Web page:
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The Flume Gorge

October 15, 2012

New Hampshire – Friday, Oct. 12

The first stop of the day today was in Franklin, which was close to where I had stopped for the night, and I had read that the town had a nice multi-purpose trail. I didn’t know where it was, but figured I’d run across it by walking around town (note to myself: look BEHIND my parking place, and sometimes what I’m looking for is right there!). Franklin was a thriving paper mill town back in the day, but now there are some empty storefronts in Main Street. I walked out by the train station – long trails sometimes seem to be along railroad tracks or rivers, but I didn’t see anything. So we then walked around the hilly town, and stopped in the little park at the other edge of town, and that’s when I saw the start of a trail under a train trestle. So Tula and I headed over and it was a wonderful wide path, and it took me a little while to realize it was another rail trail. After about the first half mile or so, I was happy to see a sign describing the “upside-down covered bridge” that was visible a little farther ahead. It was a train bridge (no longer used of course) and all the trusses and supports were beneath the tracks, so they enclosed all of that to protect it from the weather, plus capped the ends, and didn’t have to worry about the iron tracks on top. So it’s the only upside-down covered bridge still standing, even though the planks that covered the trusses are no longer there – some of them was destroyed by fire which they suspect was arson. A little farther up the river were some remnants of the footings of the old mills. With a big fast-flowing river, and railroad tracks, and bustling paper mills, it’s no wonder Franklin was a prosperous town in it’s day. Altogether I walked 3 miles on that trail (and another mile in town) and for 2 of them I could see and listen to the Winnipesaukee River with all it’s whitewater – wonderful background music! And that’s why I don’t listen to an iPod while I’m walking – I want to hear my surroundings!

When I came off the trail, I read the plaques under the train trestle, and then decided to read more about the project on the computer. The trail is about 3 miles long one way and people can access the trail from 3 different communities. Part of the reason the communities decided to make the trail was to fight their own battles with obesity and lack of exercise. And they decided an easily-accessible trail could help. There’s still work to do, and they had just held a fundraising event the night before. Although I was planning to do a food pantry donation today (but no one answered the phones when I tried calling), I changed my mind and decided to make a donation to the Winnipesaukee River Trail Fund. Not only was the trail really nice, but the reasons behind it were good ones, and I was really happy I found the trail.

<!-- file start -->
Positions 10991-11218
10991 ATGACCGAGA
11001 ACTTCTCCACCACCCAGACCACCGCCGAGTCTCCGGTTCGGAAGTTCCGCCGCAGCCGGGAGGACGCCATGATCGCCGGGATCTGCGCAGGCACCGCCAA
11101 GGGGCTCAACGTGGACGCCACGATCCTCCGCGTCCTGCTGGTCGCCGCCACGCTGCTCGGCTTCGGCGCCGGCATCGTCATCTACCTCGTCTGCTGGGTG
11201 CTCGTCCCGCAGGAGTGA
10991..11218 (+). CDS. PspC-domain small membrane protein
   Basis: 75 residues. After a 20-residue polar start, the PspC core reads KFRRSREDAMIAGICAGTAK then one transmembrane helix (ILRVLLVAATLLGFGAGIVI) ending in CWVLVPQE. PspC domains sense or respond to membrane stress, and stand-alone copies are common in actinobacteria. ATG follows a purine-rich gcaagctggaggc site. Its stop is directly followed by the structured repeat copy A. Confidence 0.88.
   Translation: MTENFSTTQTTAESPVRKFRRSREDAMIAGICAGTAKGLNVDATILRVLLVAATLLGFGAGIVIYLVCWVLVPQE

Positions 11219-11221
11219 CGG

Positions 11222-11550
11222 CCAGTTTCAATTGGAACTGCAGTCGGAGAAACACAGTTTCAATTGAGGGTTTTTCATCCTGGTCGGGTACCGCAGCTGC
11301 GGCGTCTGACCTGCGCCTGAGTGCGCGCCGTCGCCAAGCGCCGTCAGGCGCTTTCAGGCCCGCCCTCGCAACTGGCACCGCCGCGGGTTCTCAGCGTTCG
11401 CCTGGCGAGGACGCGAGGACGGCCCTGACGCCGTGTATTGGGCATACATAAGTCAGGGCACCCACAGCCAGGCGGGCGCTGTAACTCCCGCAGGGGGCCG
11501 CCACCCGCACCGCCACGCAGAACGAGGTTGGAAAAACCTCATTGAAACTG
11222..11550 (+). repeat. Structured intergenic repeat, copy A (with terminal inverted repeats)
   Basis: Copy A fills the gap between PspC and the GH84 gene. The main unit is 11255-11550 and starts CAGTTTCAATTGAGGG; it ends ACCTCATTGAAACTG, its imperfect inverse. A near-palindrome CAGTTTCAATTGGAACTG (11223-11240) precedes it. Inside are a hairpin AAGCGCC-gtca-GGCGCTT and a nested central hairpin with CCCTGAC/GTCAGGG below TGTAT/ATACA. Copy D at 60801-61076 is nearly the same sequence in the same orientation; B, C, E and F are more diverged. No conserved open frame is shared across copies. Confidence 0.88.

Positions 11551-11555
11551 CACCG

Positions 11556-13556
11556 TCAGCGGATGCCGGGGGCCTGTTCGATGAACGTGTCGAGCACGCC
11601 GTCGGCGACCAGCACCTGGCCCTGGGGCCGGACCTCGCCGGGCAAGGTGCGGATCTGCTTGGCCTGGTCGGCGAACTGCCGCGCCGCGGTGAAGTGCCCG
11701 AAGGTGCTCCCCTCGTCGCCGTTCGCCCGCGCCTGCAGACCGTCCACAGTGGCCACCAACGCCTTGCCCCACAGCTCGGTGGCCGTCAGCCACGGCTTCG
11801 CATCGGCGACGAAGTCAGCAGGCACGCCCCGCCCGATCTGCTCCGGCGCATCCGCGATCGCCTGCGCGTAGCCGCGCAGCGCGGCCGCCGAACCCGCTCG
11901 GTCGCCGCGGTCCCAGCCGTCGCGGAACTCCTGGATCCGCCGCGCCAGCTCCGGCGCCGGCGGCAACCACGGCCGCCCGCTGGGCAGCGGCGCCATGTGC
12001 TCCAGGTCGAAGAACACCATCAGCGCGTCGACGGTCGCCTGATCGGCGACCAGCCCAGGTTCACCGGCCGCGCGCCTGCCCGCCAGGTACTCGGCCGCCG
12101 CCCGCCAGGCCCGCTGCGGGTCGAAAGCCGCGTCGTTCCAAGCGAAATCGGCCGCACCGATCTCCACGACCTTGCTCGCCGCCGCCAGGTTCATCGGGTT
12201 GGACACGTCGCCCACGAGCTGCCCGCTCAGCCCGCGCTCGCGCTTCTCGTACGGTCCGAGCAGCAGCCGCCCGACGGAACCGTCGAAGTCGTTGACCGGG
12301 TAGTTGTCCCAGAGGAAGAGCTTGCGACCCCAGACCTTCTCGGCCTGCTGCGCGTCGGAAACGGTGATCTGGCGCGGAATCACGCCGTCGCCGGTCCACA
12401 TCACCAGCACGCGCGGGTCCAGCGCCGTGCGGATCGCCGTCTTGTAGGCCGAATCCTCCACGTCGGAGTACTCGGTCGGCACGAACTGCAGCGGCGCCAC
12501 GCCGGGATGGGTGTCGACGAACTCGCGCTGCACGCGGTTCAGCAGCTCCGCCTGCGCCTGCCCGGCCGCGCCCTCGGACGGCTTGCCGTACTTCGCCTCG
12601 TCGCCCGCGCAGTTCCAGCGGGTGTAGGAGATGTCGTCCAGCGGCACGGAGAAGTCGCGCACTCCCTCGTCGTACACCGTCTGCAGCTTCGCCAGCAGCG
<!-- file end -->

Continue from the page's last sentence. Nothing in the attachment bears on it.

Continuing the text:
Then, since the sun was sort of out and it wasn’t raining, I decided to head north again into the mountains – I wanted to go to the Flume Gorge State Park. I had heard the trail through the gorge was spectacular, and although it’s only a 2 mile hike altogether, it involved lots of hills and lots of steps – walking down into the gorge and back out. So I got my ticket for the walk, and it was cold in the mountains – I had on my fleece, a windbreaker, a hat and fingertipless gloves so I could still take pictures. As soon as I started the walk (they have a bus that take people partway in if they want – but I just walked the whole way), white pellets started falling – I don’t know what it was – frozen snow maybe?? It wasn’t rain; it wasn’t snow; it wasn’t sleet – it was just white pellets – falling fast! The walk through the gorge truly was spectacular, and the park had built narrow boardwalks and steps along the side of the gorge above the river. Up until about the mid-1800s there also was a huge boulder wedged in at the top of the gorge (they had photos of it) and then it came crashing down during a violent storm. Going through the gorge took about the first half of the hike, and the rest was through other parts of the state park, including a huge “boulder garden” – the size of some of the boulders that the glaciers deposited there are pretty amazing. It was such a pretty hike that I decided to do the whole thing again. I was a little tired after the second go-around! Tula had to stay in the car, which was fine – dogs weren’t allowed on that trail for very good reason! The visitor center also had lots of articles about the face if the “old man of the mountain” falling off in May 2003 – it really made a lot of people around here sad. It was snowing by then (real big, pretty flakes) and once again, I knew there would be no camping tonight. I did get to see some mountaintops on the hike though – some bare granite spots up high, and snow up there too.

After 4 miles of up and down walking, I was more than happy to sit in the car and head to the south part of the state. As we went through Concord, the capital, it was just about disk, and the Capitol dome was all lit up, and it was a pretty part of town, so I got Tula out for a mile and a half walk, which gave me 9 1/2 miles for the day – I’ll use the extra mile and a half on Monday, since I didn’t get any New Hampshire walking done last Monday. Then we finished the drive to Nashua and called it a day

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One Comment
  1. We at the Winnipesaukee River Trail Association would like to thank you for the donation and are so happy that you enjoyed our walking trail. Sorry you weren’t here in time to go the Taste of the Trails fund raiser and get to meet all of us. Am enjoying reading your blog and looking forward to the rest of your trip.

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